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Chuck Schumer, Bernie Sanders Urge Limit On Corporate Buybacks

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Chuck Schumer, Bernie Sanders Urge Limit On Corporate Buybacks

Two Democratic Party leaders penned an op-ed for the New York Times Sunday calling for new rules related to corporate buybacks. Senator and potential 2020 presidential candidate Bernie Sanders and Senate Minority Leader Chuck Schumer collaborated on an article blaming excessive share buybacks as a contributing factor in the widening U.S. wealth gap.

What Are Buybacks?

When a company makes a profit, it has a handful of ways it can use its excess cash. It can choose to carry the cash on its balance sheet and potentially earn interest. It can use that cash to reinvest in the business via research and development, potential mergers and acquisitions or simply remodeling or revamping stores or equipment.

According to Schumer and Sanders, roughly 80 percent of U.S. corporate profits are returned to shareholders via dividends and share buybacks.

A company chooses to buy back its stock in an attempt to create value for its investors. Companies scoop up shares off the public market and retire them, reducing their stock’s total share count. Assuming the market cap of the stock remains the same, lowering the share count theoretically raises the share price. Reducing the share count also raises earnings per share, a common growth metric analysts and investors use to assess the financial health of a company.

Problems With Buybacks

Share buybacks hold two major problems, according to Sanders and Schumer. First, since 10 percent of the wealthiest Americans own 85 percent of all stocks, buybacks mostly directly benefit the wealthy.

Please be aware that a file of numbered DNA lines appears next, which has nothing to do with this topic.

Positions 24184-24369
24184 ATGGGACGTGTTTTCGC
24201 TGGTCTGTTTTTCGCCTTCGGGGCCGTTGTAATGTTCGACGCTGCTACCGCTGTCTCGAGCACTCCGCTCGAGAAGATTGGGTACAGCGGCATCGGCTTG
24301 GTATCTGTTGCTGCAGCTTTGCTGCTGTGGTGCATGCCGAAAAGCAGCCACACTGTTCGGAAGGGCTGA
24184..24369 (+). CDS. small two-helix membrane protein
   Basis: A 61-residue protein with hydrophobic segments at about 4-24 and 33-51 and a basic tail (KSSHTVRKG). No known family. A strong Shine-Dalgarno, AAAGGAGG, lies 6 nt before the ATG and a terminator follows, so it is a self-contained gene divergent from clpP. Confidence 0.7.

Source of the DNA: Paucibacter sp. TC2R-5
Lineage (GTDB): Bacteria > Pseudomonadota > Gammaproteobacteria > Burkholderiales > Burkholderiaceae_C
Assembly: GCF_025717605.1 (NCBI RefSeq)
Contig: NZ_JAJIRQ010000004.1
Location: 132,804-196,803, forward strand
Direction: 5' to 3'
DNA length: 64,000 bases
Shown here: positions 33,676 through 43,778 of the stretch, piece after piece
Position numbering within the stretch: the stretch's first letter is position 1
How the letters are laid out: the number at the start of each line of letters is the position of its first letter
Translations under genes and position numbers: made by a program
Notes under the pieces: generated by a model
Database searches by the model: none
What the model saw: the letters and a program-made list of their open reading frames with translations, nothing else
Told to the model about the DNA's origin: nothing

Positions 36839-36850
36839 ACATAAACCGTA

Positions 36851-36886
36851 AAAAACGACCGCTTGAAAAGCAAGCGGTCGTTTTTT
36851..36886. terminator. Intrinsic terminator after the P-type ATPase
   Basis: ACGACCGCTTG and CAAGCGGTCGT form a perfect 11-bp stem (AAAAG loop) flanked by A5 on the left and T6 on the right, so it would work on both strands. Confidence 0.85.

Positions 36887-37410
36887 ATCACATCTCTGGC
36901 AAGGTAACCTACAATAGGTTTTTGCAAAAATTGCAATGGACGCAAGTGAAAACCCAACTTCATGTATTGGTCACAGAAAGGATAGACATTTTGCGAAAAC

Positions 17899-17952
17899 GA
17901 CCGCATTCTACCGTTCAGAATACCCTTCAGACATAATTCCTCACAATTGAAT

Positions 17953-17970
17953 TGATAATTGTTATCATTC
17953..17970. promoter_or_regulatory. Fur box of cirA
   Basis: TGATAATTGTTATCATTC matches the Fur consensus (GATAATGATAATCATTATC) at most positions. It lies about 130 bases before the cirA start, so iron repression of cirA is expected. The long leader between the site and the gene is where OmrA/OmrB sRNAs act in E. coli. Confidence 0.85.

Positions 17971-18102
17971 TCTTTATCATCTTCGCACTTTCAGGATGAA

The second problem Sanders and Schumer have with buybacks is their opportunity cost, or what companies are choosing not to do when they focus on buybacks.

“When corporations direct resources to buy back shares on this scale, they restrain their capacity to reinvest profits more meaningfully in the company in terms of R&D, equipment, higher wages, paid medical leave, retirement benefits and worker retraining,” Sanders and Schumer wrote.

The two senators used Walmart Inc (NYSE: WMT) and its $20-billion buyback program as an example. According to Sanders and Schumer, a $20-billion investment would have been more than enough for Walmart to raise its minimum wage to $15 per hour.

Some companies are even laying off workers while carrying on with dividend payments and buybacks. From 2008 to 2017, when the economy was struggling to recover from the worst financial crisis in decades, U.S. companies spent a combined $4 trillion on buybacks, Schumer and Sanders said.

To combat this issue, the senators plan to introduce a bill that would lay out a set of preconditions for companies wishing to launch a buyback program.

“Our bill will prohibit a corporation from buying back its own stock unless it invests in workers and communities first, including things like paying all workers at least $15 an hour, providing seven days of paid sick leave and offering decent pensions and more reliable health benefits,” Sanders and Schumer wrote.

Most Aggressive Buyback Programs

Dozens of companies and stocks could be impacted by the new legislation, but a handful of companies and their investors would be impacted most. The following are the five companies that have bought back the most stock over the past five years, according to Kiplinger:

  • Apple, Inc. (NASDAQ: AAPL): $208.6 billion.
  • Microsoft Corporation (NASDAQ: MSFT): $60.2 billion.
  • Wells Fargo & Co (NYSE: WFC): $46.8 billion.
  • JPMorgan Chase & Co. (NYSE: JPM): $45.5 billion.
  • Oracle Corporation (NYSE: ORCL): $44.1 billion.

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